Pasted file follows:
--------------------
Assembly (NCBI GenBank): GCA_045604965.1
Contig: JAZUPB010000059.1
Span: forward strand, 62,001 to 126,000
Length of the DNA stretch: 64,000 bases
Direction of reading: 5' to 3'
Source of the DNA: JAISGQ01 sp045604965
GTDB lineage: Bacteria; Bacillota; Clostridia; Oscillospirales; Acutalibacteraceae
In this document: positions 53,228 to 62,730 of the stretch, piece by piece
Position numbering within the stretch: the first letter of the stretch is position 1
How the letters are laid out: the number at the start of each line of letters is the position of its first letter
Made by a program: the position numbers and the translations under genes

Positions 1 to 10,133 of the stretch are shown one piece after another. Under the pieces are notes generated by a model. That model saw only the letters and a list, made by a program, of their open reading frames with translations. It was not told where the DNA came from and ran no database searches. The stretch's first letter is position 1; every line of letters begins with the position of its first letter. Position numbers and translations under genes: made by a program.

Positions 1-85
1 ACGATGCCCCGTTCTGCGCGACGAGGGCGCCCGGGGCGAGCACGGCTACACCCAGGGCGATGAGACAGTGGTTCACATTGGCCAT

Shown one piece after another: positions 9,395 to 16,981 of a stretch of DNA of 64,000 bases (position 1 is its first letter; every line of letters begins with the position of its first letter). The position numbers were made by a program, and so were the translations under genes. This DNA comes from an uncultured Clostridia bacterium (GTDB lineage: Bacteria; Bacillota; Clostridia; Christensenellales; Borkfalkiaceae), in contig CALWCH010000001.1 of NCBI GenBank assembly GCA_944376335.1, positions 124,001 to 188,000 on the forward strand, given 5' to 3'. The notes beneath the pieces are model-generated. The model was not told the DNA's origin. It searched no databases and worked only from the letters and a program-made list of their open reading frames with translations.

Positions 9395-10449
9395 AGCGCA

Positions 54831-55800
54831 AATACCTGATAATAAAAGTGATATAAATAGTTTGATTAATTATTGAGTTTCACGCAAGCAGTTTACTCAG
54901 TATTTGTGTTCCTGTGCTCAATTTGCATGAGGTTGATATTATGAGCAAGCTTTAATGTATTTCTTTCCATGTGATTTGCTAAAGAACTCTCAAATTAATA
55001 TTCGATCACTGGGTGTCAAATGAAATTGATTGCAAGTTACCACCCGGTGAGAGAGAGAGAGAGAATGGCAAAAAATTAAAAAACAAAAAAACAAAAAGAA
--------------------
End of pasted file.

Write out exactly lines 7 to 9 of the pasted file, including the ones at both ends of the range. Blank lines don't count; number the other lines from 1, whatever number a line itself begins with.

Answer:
GTDB lineage: Bacteria; Bacillota; Clostridia; Oscillospirales; Acutalibacteraceae
In this document: positions 53,228 to 62,730 of the stretch, piece by piece
Position numbering within the stretch: the first letter of the stretch is position 1